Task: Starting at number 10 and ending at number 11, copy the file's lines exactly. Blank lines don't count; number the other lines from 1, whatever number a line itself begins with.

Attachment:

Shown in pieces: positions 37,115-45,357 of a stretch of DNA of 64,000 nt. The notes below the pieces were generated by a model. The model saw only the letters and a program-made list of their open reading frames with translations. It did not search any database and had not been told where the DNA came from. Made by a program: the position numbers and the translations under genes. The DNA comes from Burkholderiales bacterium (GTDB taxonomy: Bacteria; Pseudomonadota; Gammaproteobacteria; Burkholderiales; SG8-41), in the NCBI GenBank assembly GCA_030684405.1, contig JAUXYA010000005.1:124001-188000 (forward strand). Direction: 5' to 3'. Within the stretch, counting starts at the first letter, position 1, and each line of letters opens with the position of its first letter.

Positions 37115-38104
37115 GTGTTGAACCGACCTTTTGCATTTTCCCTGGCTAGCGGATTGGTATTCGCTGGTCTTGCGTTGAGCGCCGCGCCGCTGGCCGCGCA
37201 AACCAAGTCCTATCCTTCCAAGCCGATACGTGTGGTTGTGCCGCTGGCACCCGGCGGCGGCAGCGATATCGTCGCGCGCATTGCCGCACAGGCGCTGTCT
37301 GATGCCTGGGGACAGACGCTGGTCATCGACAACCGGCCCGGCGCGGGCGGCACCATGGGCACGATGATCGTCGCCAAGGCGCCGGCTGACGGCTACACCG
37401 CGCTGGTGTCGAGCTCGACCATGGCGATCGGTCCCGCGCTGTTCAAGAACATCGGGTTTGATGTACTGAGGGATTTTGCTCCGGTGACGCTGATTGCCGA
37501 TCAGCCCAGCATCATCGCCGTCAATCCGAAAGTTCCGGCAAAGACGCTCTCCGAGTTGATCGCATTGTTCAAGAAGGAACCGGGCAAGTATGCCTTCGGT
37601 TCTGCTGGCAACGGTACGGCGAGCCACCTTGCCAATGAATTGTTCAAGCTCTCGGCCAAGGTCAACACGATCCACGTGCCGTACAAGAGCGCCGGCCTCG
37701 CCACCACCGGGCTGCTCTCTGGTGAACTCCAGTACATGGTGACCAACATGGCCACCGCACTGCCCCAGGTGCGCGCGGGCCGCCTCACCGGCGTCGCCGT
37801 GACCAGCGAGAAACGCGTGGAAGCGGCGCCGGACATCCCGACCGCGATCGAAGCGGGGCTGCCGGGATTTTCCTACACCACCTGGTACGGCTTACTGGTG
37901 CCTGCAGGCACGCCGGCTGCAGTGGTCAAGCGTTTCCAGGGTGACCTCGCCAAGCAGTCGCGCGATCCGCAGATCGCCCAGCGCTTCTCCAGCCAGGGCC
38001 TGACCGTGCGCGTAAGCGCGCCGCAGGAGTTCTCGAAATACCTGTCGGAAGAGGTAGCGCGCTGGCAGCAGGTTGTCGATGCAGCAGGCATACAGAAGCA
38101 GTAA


37801 GACCAGCGAGAAACGCGTGGAAGCGGCGCCGGACATCCCGACCGCGATCGAAGCGGGGCTGCCGGGATTTTCCTACACCACCTGGTACGGCTTACTGGTG
37901 CCTGCAGGCACGCCGGCTGCAGTGGTCAAGCGTTTCCAGGGTGACCTCGCCAAGCAGTCGCGCGATCCGCAGATCGCCCAGCGCTTCTCCAGCCAGGGCC